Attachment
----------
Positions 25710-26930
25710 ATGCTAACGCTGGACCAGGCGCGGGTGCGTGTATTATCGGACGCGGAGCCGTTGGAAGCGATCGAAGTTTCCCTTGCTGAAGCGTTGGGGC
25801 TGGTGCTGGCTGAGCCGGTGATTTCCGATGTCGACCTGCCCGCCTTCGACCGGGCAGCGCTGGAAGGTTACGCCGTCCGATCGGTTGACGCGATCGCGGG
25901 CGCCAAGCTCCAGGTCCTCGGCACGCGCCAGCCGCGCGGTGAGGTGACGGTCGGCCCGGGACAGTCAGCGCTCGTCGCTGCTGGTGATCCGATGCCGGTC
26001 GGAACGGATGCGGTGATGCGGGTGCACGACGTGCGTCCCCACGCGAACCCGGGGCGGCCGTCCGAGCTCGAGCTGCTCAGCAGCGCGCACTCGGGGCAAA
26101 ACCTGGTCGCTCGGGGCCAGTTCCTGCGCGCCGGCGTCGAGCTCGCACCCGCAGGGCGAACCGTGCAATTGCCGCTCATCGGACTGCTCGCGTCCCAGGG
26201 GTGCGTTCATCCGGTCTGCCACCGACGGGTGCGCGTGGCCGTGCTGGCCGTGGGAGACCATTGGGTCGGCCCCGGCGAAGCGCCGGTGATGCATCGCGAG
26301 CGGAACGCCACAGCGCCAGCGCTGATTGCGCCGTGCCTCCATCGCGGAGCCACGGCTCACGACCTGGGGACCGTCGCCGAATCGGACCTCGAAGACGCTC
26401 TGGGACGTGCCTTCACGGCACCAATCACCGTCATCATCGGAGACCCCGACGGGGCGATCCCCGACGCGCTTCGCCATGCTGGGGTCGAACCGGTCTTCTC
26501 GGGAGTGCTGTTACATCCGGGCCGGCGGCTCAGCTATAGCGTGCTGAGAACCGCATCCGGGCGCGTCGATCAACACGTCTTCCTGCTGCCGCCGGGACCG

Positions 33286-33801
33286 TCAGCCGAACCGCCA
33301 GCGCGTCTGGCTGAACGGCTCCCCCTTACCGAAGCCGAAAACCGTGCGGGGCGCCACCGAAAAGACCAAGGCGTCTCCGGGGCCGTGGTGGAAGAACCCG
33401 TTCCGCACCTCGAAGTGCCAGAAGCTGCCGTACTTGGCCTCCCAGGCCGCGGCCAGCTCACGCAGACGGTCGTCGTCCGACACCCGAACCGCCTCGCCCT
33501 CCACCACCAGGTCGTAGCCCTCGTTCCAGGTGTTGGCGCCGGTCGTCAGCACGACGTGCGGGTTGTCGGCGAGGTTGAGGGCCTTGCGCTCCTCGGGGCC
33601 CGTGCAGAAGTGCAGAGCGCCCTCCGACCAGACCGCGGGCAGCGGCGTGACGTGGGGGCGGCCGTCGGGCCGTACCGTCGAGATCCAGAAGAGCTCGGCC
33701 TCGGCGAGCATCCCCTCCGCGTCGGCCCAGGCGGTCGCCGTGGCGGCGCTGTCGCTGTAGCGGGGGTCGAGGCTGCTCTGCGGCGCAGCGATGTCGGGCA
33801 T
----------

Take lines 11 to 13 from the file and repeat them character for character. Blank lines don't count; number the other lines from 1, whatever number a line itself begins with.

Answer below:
Positions 33286-33801
33286 TCAGCCGAACCGCCA
33301 GCGCGTCTGGCTGAACGGCTCCCCCTTACCGAAGCCGAAAACCGTGCGGGGCGCCACCGAAAAGACCAAGGCGTCTCCGGGGCCGTGGTGGAAGAACCCG